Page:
Mental health is a topic vastly covered in literature, blogs and a variety of other forms of media. As a theme, it interests many people as it seems that society in general has increasingly been trying to come to grips with the causes and symptoms of the conditions that unfortunately debilitates so many of our loved ones. This blog shall focus on only one facet of a person’s wellbeing; the intricate relationship between mental health and the subjective feeling of being loved.
My interest to write this blog came about when I came across a wonderful definition about love. In his book, The road less travelled¸ Dr Peck defines love as “… the process of extending oneself for the spiritual growth of another”. Although it may seem simplistic, I found it to reflect a degree of depth that is very meaningful. Here, we are saying that love is both willing and conscious, happening between two or more individuals, where a person who loves, willingly uses themselves to support the growth of another person. ‘Willing’ and ‘conscious’ are important adjectives as I’d like to challenge the romantic supposition that true love is always automatic, effortless and that it somehow happens easily. Romantic comedies, fairytales and plenty of stories narrate of a love at first sight that somehow manages to conquer all odds. Yet.c anyone who has ever loved knows that mature love is anything but automatic; it requires commitment and plenty of energy. It is a gift, perhaps, that we give to another, often with our fondest intentions and with the greatest care.
Unfortunately, not everyone is capable of loving in this way. It is not uncommon to find people who have not experienced love themselves, and who, in turn, feel that as adults, cannot extend themselves for the good of others. Love can be considered as a vulnerability that is alien or a nuisance that feels overwhelmingly risky for some to even try. This is a possibility that does not discriminate, it can happen to any person, including parents. It is perhaps a difficult revelation, although not untrue, that some parents simply lack the ability to love and extend themselves for the growth of their children. Unfortunately, some even extend themselves to harm their children. The effect is tragic. Because of such deficit, the emotional, spiritual and, sometimes, physical growth of a child is inhibited; burdened by the void of affection that is so crucial for nurturance. An unloved child may be compared to an unwatered seed; full of potential, but missing the catalyst that can help it flourish. The absence of love does not simply delay spiritual growth, but it may actually poison it. Absence of love is not simply something missing, but may be considered as something that is added; the added burden of anguish and pain that may lead a child to grow into an adult who constantly finds unhealthy attempts to adjust and work around the grief.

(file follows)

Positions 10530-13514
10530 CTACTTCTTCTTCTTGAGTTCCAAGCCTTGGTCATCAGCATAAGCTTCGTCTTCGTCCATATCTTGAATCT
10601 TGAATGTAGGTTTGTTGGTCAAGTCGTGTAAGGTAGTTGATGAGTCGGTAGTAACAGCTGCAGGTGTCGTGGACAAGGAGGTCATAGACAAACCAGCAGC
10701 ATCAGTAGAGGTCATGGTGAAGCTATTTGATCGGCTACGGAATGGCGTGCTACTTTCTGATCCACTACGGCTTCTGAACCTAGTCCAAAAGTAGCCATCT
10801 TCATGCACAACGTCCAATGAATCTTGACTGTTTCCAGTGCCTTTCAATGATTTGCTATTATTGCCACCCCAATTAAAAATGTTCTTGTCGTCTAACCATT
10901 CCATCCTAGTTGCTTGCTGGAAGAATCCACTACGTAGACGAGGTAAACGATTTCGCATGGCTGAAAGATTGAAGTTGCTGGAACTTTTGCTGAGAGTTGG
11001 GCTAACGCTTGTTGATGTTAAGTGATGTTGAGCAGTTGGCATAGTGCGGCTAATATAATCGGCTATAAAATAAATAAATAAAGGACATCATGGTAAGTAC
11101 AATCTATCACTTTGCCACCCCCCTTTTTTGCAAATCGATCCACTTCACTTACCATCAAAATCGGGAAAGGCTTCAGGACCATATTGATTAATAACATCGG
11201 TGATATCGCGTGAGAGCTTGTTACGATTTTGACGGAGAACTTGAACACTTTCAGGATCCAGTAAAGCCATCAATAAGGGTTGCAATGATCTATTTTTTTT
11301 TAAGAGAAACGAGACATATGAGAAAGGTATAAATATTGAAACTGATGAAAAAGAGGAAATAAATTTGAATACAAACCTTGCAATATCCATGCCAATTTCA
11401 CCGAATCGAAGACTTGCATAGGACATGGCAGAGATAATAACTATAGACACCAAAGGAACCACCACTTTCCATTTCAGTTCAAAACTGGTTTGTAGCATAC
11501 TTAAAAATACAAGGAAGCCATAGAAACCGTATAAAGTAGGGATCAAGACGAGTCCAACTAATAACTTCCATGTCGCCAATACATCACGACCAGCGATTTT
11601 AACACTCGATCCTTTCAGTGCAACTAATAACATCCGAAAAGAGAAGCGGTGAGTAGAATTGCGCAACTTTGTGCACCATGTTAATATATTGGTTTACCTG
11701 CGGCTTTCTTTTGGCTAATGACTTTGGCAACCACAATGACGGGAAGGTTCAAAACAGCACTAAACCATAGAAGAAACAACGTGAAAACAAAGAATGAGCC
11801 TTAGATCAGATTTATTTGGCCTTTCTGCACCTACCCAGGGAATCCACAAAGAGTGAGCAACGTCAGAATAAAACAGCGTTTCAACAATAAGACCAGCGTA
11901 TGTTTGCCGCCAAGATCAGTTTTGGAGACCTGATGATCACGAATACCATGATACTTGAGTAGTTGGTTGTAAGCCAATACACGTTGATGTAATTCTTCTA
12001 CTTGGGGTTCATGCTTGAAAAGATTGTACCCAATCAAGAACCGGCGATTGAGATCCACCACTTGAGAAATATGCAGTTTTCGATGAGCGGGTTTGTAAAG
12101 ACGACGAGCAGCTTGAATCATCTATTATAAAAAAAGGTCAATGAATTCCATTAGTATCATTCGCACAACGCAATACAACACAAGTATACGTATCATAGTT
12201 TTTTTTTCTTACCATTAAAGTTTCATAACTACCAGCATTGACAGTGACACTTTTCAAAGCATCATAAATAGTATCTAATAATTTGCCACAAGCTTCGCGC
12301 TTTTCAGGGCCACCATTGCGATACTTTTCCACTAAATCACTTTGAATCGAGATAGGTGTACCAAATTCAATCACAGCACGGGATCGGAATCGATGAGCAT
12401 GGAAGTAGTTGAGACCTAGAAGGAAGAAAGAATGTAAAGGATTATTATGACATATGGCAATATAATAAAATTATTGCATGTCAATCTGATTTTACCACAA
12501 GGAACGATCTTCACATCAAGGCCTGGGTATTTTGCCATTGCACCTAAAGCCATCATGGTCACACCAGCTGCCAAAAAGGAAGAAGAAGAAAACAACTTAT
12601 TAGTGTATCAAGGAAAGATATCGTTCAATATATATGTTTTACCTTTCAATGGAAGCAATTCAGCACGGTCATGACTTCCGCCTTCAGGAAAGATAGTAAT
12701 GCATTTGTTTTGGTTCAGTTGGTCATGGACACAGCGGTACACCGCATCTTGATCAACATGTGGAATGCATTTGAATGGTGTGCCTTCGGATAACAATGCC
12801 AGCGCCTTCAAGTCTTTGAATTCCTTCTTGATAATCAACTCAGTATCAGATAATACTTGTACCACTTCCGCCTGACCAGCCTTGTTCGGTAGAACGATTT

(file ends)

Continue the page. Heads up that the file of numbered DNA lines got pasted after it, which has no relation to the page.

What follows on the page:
Claire Borg is a gestalt psychotherapist at Willingness. She works with adolescents and adults. She has a special interest in mental health. She can be contacted on firstname.lastname@example.org or call us on 79291817.